-The headlines are making fools of the journalists and editors writing them, and anyone reading them. Maybe it’s all a joke. It’s certainly hard to take it seriously. The study does not report that vegetarianism increases the risk of heart disease, cancer, or any other bad outcome. Nothing of the sort. Not even close.

-The study, accessible here for the brave among you, is by some leading experts in fat metabolism at Cornell. The senior author, J. Thomas Brenna, is a friend and colleague known globally for just such expertise. I have written about Dr. Brenna’s work before.

In this instance, the team speculated that human beings might show adaptations to the fats in their diets over time. In particular, they hypothesized that vegetarian populations might display some known genetic variants that make them better at producing the fats they weren’t getting directly from their food.

-So, they compared genetic markers in a population of 234 primarily vegetarian Indians, to those in 311 Americans with fairly typical diets, and found, indeed, that the Indians had a higher frequency of genetic mutations that make them good at producing the fats their diet doesn’t provide. An example? Well, one is that vegetarians are better at converting plant-based omega-3 fat, notably one called ALA, into the long-chain omega-3’s often called “fish oil,” namely EPA and DHA. This is what the authors predicted.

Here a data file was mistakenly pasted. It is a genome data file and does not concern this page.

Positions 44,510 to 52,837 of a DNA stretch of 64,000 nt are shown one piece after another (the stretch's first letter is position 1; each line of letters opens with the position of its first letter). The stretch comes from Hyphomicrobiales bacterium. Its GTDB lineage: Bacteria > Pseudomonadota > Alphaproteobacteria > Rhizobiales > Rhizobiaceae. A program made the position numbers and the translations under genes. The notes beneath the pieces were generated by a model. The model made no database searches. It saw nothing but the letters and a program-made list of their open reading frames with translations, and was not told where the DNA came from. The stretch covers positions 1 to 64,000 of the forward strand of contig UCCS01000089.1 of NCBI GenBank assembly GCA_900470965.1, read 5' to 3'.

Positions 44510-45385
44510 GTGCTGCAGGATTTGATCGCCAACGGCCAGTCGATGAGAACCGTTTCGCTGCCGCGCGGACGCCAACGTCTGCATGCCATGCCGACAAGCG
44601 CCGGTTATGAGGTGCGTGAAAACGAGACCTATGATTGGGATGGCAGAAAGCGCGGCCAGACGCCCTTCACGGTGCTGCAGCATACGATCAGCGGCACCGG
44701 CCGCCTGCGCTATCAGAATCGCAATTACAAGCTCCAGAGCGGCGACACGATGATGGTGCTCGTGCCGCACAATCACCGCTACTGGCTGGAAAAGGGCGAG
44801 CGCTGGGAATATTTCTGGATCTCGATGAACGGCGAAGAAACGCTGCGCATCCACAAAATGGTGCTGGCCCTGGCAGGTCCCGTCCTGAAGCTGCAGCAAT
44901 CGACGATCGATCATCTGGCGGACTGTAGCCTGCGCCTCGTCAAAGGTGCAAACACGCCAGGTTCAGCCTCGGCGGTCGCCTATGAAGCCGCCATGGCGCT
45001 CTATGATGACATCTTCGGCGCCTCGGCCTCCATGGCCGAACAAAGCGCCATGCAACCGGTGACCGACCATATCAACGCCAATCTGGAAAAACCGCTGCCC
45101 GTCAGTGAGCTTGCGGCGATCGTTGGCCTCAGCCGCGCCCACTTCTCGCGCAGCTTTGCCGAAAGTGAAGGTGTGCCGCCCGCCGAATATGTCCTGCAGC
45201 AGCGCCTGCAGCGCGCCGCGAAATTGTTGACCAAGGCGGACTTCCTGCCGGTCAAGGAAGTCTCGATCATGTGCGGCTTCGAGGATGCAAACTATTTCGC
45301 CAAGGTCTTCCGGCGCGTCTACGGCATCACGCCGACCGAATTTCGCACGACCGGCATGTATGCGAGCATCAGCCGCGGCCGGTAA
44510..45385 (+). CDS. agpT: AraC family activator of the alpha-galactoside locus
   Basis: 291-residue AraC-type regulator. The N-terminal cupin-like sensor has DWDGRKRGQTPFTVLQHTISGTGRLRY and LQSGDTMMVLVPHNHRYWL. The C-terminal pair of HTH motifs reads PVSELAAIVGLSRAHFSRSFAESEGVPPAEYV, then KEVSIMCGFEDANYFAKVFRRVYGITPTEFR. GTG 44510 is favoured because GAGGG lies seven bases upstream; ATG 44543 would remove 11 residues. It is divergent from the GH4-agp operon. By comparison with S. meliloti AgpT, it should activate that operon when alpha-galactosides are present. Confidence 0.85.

-How did headlines about harm emanate from this? Well, the authors also found that among those adapted to the oils and foods of a traditional vegetarian diet, the imbalances of the modern diet might be especially harmful. The study did not suggest that vegetarian diets were harmful. Rather, it showed that traditional vegetarian populations might be especially prone to the harms of the modern diet. This might help explain, for example, why ethnic Indians seem so prone to type 2 diabetes when they transition to a diet of burgers, fries, and soda.

-A reasonable take-away, then, might be that traditional, balanced vegetarian diets are an excellent, healthful choice for anyone so inclined, but may be especially important for people from populations that have made that choice for a long time. They have a higher likelihood of being specifically adapted to it.